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Lifelike

Dara Naraghi's graphic novel Lifelike is now available in both digital and print editions. Click here for more info.

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Last night, I went to see Matt Groening at the Mershon Auditorium, along with my fellow PANEListas Sean McGurr and Tim McClurg. It was a conversation format presentation, with his friend and fellow Simpsons producer Tom Gammill interviewing him. In between the obligatory childhood and education questions, they chatted, joked around, and shared all sorts of hilarious anecdotes from the world of The Simpsons, Futurama, and Matt’s 30+ years writing and drawing the Life in Hell comic strip. Speaking of which, the two did a live reading of the aforementioned comic, projected large on the screen behind them, and the results were extremely funny.

Oh, and there were several cartoon montages from both of his hit animated shows, including an advance preview of the Twilight parody bit from this year’s upcoming Treehouse of Horror episode.

Amongst the anecdotes Matt shared, the funny ones that stuck with me included a bit about the weird notes they have gotten over the years from the FOX censors (aka “standards and practices”), one of which was their objection to a Homer Simpson line where he says “I’ve masturbated thousands of times.” They asked that it be changed to “I’ve masturbated millions of times,” presumably because that’s less realistic? Who knows with these guys. He also talked about his two sons, and how they alternated between thinking he’s funny and cool, or embarrassing and old news. During one occasion when they were leaning towards the latter, he recalled his older son saying something along the lines of “Dad, The Simpsons is cool, but Family Guy is where it’s at these days!” to which Matt replied “oh yeah? Then go ask Seth MacFarlane to buy you an XBox.”

Unfortunately, as enjoyable and funny as the evening was, it all ended on a low note when the question and answer session started. Not through any fault of Groening, who was charming and honest, but through a succession of one stereotypical socially-awkward nerd after another asking the most asinine questions. But to make matter worse, almost every single one of them asked that Matt either a) draw them a sketch, b) sign their t-shirt, c) sign their comic book, d) sign their body part, or d) look at a drawing they had made just for this occasion. And this is after Matt, rather kindly but nonetheless explicitly, stated that he can’t sign autographs or do sketches because of the sheer number of people in attendance. “There’s just too many of you guys,” he said. But that didn’t stop every single person in line at the mic to ask the same question. But it got even weirder, when one lady told a story about how her dad coached high school swimming in Oregon and she had a swim meet tracking sheet (can’t remember the technical term) that someone had drawn a picture of some character called McQueen on the back and she was sure it was Matt’s drawing and could he look at it because it’s awfully interesting, isn’t it? It was enough to make you cringe in your seat.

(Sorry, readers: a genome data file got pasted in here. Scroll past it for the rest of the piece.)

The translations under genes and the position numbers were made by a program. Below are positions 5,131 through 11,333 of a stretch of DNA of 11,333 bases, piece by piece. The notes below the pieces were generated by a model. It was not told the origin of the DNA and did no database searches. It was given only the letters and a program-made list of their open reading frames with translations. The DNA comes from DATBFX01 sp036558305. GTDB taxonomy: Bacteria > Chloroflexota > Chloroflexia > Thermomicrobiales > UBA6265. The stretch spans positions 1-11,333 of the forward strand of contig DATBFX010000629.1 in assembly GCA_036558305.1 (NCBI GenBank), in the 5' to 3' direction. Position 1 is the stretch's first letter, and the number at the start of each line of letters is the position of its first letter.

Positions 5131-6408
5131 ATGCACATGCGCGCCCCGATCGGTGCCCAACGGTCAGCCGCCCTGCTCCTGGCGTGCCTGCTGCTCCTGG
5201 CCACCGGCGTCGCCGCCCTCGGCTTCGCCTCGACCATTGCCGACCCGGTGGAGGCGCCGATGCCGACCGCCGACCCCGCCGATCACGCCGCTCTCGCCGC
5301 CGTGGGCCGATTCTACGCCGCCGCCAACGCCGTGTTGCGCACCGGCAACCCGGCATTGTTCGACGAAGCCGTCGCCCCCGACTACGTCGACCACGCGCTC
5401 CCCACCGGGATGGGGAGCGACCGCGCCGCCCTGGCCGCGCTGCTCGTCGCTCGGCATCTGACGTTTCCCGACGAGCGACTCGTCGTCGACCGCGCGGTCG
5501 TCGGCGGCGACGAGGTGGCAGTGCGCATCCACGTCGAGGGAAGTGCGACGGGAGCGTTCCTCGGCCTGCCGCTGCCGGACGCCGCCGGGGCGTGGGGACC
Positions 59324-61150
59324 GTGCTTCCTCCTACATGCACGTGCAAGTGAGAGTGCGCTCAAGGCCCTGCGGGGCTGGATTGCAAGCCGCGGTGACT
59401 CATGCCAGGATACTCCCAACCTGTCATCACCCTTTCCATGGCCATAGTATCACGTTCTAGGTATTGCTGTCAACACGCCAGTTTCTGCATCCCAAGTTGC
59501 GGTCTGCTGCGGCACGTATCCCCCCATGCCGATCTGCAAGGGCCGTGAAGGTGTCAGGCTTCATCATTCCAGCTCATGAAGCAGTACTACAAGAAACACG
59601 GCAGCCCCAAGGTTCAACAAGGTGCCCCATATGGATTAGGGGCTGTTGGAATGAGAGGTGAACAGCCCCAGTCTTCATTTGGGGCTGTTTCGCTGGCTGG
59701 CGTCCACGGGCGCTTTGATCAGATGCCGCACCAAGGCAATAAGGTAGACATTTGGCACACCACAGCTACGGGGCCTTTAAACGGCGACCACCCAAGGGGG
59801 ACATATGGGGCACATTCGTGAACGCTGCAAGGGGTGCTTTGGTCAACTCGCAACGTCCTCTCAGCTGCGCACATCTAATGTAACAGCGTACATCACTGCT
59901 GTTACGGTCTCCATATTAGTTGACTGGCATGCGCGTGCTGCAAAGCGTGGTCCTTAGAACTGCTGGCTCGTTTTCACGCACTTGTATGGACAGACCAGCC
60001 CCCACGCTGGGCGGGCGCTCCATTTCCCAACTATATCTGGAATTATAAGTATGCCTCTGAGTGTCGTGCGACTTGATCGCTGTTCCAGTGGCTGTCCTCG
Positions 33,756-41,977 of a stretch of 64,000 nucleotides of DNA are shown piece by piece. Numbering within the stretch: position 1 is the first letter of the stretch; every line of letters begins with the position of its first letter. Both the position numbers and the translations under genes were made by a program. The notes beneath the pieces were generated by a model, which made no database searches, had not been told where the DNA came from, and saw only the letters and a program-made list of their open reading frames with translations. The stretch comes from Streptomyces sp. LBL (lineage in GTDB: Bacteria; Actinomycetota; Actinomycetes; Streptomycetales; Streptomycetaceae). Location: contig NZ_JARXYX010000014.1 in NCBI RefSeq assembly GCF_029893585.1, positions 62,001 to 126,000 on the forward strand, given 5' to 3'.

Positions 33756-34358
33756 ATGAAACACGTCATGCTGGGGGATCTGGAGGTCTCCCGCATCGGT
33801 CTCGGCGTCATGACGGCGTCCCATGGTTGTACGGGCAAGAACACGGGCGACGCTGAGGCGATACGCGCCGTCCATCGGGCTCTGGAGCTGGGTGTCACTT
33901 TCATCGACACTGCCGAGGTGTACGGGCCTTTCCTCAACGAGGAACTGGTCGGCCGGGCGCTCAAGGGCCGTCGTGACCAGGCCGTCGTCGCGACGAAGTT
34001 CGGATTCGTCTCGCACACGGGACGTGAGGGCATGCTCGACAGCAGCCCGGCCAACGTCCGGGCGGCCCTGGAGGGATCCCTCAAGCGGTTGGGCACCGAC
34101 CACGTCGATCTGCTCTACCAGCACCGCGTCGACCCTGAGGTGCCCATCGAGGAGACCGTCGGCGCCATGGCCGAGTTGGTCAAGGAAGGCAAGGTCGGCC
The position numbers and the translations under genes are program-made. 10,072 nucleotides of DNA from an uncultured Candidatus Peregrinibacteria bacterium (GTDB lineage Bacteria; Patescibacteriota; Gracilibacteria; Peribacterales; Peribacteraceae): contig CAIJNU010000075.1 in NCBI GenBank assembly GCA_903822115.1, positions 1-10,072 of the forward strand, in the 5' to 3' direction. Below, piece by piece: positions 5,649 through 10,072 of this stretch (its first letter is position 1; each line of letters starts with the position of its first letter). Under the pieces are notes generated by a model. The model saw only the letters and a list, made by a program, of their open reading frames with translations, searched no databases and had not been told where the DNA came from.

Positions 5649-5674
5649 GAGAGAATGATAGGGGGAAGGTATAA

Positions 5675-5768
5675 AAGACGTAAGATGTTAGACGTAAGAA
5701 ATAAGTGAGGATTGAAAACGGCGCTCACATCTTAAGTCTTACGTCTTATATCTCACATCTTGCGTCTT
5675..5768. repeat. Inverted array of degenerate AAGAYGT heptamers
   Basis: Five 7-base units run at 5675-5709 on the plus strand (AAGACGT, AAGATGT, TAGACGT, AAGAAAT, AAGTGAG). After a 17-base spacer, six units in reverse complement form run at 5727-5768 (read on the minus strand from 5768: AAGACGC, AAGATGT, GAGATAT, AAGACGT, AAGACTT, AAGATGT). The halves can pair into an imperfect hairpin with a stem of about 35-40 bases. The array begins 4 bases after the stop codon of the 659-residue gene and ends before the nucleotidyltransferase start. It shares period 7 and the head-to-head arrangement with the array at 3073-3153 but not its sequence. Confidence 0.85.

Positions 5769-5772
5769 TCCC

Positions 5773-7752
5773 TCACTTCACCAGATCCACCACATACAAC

Oh well, despite the embarrassing Q-and-A, the rest of the evening was a total joy. Groening was charming, insightful, and as expected, funny. Plus, the whole event was presented for free by OSU, which is amazing, considering the stature of their guest.

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    4 Responses to “An evening with Matt Groening”

    • TOm says:

      The Daily Cartoonist offers some minor coverage of this talk.

      dailycartoonist.com

      I’m surprised that no comics blogger has jumped on providing coverage of the Festival panels. I’d be up for reading more transcripts of the panels at the Cartoon Festival.

    • TOM says:

      I also want to add that it’s encouraging that the Cartoon Library is letting more of the public in on a couple of the talks. I hope they continue to do this in future festivals. The panel discussions they offer are far more interesting than what you’d get at your typical mainstream con. It would also help raise the profile of the Library itself as well as the festival.

    • Tony says:

      What comics bloggers? Caleb’s left town, I think.

    • TOM says:

      Not necessarily Caleb but outside of that Book Expo, it’s one of the most under-reported events. You would think the Beat would pounce on that. It’s always an impressive list of guest speakers. One would get more blog fodder out of it than NYCC.

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